Id. at 34-35.

         The City of Grayling's and Crawford County's motions for summary judgment were granted, however, because Plaintiff only brought a Monell claim against them. The Court explained:

“Because a single incident does not by itself constitute an unconstitutional custom, the rebuttable presumption will not create a material issue of fact as to whether the City of Grayling or Crawford County violated Monell.” Id. at 35.

         On January 30, 2017, Plaintiff filed a motion for reconsideration of the Court's order sanctioning Defendants. ECF No. 122. This is the third motion for reconsideration Plaintiff has filed in the case. See ECF Nos. 28, 87, 122. Like the other two motions for reconsideration, this motion is also without merit.


         Pursuant to Eastern District of Michigan Local Rule 7.1(h), a party can file a motion for reconsideration of a previous order, but must do so within fourteen days. A motion for reconsideration will be granted if the moving party shows: “(1) a palpable defect, (2) the defect misled the court and the parties, and (3) that correcting the defect will result in a different disposition of the case.” Michigan Dept. of Treasury v. Michalec, 181 F.Supp.2d 731, 733-34 (E.D. Mich. 2002) (quoting E.D. Mich. LR 7.1(g)(3)). A “palpable defect” is “obvious, clear, unmistakable, manifest, or plain.” Id. at 734 (citing Marketing Displays, Inc. v. Traffix Devices, Inc., 971 F.Supp.2d 262, 278 (E.D. Mich. 1997). “[T]he Court will not grant motions for rehearing or reconsideration that merely present the same issues ruled upon by the Court, either expressly or by reasonable implication.” E.D. Mich. L.R. 7.1(h)(3). See also Bowens v. Terris, No. 2:15-CV-10203, 2015 WL 3441531, at *1 (E.D. Mich. May 28, 2015).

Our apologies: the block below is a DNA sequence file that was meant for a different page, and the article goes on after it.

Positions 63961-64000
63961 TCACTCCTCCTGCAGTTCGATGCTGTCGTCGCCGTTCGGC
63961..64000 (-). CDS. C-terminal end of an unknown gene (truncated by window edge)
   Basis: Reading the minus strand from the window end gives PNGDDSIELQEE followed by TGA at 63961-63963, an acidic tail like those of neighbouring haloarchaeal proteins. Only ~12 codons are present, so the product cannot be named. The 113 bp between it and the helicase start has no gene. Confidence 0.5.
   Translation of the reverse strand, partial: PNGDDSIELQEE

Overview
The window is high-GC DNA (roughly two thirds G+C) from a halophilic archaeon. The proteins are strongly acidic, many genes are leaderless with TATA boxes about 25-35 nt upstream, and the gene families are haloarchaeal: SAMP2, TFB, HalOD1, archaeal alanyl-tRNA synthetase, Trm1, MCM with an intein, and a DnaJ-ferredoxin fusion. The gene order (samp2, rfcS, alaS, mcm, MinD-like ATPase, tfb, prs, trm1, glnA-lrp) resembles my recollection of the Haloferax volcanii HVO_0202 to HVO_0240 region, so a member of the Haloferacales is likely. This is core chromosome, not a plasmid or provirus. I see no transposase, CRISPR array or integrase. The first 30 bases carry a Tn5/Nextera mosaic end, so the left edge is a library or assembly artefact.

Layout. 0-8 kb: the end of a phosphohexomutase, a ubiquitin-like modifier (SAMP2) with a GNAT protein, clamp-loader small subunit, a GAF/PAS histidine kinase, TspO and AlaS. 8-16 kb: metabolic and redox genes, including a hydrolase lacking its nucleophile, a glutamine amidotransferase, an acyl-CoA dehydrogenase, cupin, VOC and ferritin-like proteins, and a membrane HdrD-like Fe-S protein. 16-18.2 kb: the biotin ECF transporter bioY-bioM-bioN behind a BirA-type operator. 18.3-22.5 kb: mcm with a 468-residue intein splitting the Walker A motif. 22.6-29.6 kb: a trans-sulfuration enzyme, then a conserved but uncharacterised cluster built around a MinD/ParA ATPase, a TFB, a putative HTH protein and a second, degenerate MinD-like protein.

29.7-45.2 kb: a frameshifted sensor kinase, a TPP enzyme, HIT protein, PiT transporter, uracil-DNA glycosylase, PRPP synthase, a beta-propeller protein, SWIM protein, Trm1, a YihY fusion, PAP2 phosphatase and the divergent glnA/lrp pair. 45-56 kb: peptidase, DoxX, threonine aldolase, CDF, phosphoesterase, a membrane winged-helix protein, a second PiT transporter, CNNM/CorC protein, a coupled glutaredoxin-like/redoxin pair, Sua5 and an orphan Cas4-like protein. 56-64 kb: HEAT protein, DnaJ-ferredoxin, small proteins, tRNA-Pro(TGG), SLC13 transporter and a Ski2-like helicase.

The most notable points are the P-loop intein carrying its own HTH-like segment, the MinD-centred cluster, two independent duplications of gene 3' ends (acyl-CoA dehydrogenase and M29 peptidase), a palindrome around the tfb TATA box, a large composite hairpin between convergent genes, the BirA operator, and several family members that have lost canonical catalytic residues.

Van Buren makes two arguments in the motion for reconsideration. First, she argues that the Court's sanction was “unfittingly mild.” Mot. Recon. at 2, ECF No. 122. To substantiate this argument, Van Buren quotes portions of the January 17, 2017, opinion which discuss the seriousness of the City of Grayling's conduct. Van Buren also cites a number of cases which stand for the proposition that the Court has broad discretion to grant sanctions for evidence spoliation and that severe sanctions, like dismissal, may be imposed for merely negligent spoliation. These concerns, however, were expressly addressed in the opinion. See ECF No. 118 at 32-33. Van Buren has not shown that, given the facts revealed in the hearing, a harsher sanction was required. That is because, as explained in the Court's order and emphasized again by Van Buren in the motion for reconsideration, district courts have “broad discretion to craft proper sanctions.” Adkins v. Wolever, 692 F.3d 499, 503 (6th Cir. 2012).

         Van Buren next argues that Crawford County and Deputy Klepadlo should have been sanctioned. Van Buren attempts to argue that Klepadlo's and Sheriff Wakefield's testimony regarding whether the recording system was working was inconsistent. At best, Klepadlo had slight inconsistencies in his testimony regarding extent to which he was certain that the recording system in his car was inoperable on the day of the shooting. But at the evidentiary hearing Klepadlo testified, with certainty, that he did not wear ...